J. Robbins

Agent: Mahmood Shaikh


J. Robbins has been the guitarist/singer and primary songwriter (or pushiest collaborator) in several bands since the
early ’90s, including Jawbox, Burning Airlines, Channels, and Office of Future Plans. For the bulk of that time, he has
also been active as a recording engineer/producer, working with musicians from around the world at his Baltimore
based studio, The Magpie Cage.

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Basilisk is my second solo record. I’ve been writing and co-writing songs in bands since I was 19, but for a long time
the band was always the point, more than anything I personally was trying to express – though there was a lot in there
that was always trying to come out. In 2010, Chad Clark invited me to play my first solo show as part of the
“Story/Stereo” live series he was curating. That experience focused me on the fact that I had been writing songs for
most of my life, and that pursuit was feeling more urgent with time, not less. After this I chose to start writing in a way
that was more personal and more portable, where songs would be more adaptable to different formats and not so dependent on the dynamic of a particular band to make their point. Which is to say, Basilisk (and my first record, Un-
Becoming) are not anomalies or side projects, they represent the main current of my creative efforts.

My first record, Un-Becoming, came together very slowly over a few years. I’m proud of it and I’m happy at how
immediate it feels, but the reality of putting it together was often laborious, full of second-guessing and doubt, and
more than a few times I got lost in the process. I swore that whatever I did next, if I could swing it, would be much
more in the moment and recorded almost entirely live if possible. I didn’t even want to double the guitars if I could get
away with it. A lot of my core musical inspirations remained: Killing Joke, Sugar, Britpop and shoegaze bands, Gang
of Four – but I was also listening to a lot of early Sparks, and to Frank Black’s live-to-2-track records. I wanted to go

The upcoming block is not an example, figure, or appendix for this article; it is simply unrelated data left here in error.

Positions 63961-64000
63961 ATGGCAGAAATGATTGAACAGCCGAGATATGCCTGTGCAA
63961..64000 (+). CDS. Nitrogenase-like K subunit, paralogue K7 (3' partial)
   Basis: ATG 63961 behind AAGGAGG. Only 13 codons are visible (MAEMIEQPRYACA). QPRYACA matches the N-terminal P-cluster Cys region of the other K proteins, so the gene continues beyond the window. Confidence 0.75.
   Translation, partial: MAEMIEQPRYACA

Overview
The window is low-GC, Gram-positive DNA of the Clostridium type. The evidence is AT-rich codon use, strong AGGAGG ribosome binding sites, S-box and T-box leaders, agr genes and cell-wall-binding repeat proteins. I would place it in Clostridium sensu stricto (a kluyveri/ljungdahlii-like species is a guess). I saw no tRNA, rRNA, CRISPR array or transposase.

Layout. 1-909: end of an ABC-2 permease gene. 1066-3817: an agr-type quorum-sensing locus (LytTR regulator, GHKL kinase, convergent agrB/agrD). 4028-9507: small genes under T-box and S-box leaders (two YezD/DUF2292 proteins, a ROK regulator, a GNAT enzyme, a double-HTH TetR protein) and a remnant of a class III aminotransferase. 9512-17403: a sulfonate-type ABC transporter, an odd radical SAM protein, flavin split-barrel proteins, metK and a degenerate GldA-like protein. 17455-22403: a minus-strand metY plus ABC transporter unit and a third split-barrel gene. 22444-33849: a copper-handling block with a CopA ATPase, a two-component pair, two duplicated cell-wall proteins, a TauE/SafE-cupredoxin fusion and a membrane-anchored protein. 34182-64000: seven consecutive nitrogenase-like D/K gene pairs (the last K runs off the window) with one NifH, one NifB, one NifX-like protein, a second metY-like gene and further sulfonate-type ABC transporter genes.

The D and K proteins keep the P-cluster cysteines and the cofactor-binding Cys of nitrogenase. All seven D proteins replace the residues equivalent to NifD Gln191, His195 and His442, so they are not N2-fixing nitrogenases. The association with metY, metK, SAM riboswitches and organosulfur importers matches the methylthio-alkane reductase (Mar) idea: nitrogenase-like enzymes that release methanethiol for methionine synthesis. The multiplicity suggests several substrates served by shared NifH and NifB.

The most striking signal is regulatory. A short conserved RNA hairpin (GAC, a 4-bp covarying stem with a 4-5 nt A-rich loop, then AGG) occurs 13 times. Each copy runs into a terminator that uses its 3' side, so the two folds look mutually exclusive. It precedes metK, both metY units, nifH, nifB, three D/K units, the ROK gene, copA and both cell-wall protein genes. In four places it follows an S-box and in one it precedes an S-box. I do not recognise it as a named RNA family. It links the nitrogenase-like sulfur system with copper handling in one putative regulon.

back to the feeling I had when Jawbox recorded Novelty – songs that came out of me as directly as possible, and a
recording that captured a moment, with little or no looking back or overworking.
Anyway, that was my thinking at the end of 2019.

2020 gave us the pandemic, which despite all its awfulness also gave me a lot of opportunities to write and demo
music – but everyone was terrified to get into the same room together to play. Finally, around February of 2021, I
called up Brooks Harlan and drummer/dear friend and long-time collaborator Darren Zentek and asked, if we all
tested negative for a couple of days in a row, remained masked, etc, would they be down to meet me at the studio
and do a 2-day session where we work up the songs on the spot, hit record, and see how it turns out. Brooks and
Darren were into the idea – we were all in full cabin fever mode at that point and dying to do anything – so I sent them
the demos and we did it. The musical connection had always already been there, but the energy that came from all
being in the same room doing this together – something we had just spent a year wondering if we’d ever get to do
again – was wonderful. It felt like having been lost in the desert, and then finding an oasis. I’ve never been so happy
with a session – both the results and the experience, and the outcome was exactly what I had wanted: something
more stripped down and very immediate.

We were all fired up and we did a second session in March 2022. In the interim I worked on vocals and overdubs at
home. The lyrics were (as always) somewhat therapeutical: “Automaticity” came out of thoughts on aging and
remaining present in a world increasingly going on auto-pilot; “Last War” and “Dead Eyed God” work out fears
prompted by January 6th and the rise of neo-fascism. More personal matters were trying to work themselves out as
well. Recurring childhood dreams (Deception Island), Surrealist games (Exquisite Corpse), and trephination guru
Amanda Feilding (Open Mind) were also in the mix.

Another result of pandemic isolation was that I had also been working on more abstract, electronic based music
(inspired by my love of film soundtracks, Peter Gabriel’s music, and by studio work I had done not long ago with the
band Locrian), using granular synthesis, sampling, and software synths. So as Basilisk come together, I wanted to
see if I could pull those sounds into the flow of the record, open up its vocabulary a little and still make something

Connection has always been the whole point of music making for me. There are so many ways to come at it, and I
don’t want to close any of those doors. Going forward, I only want to open more of them.


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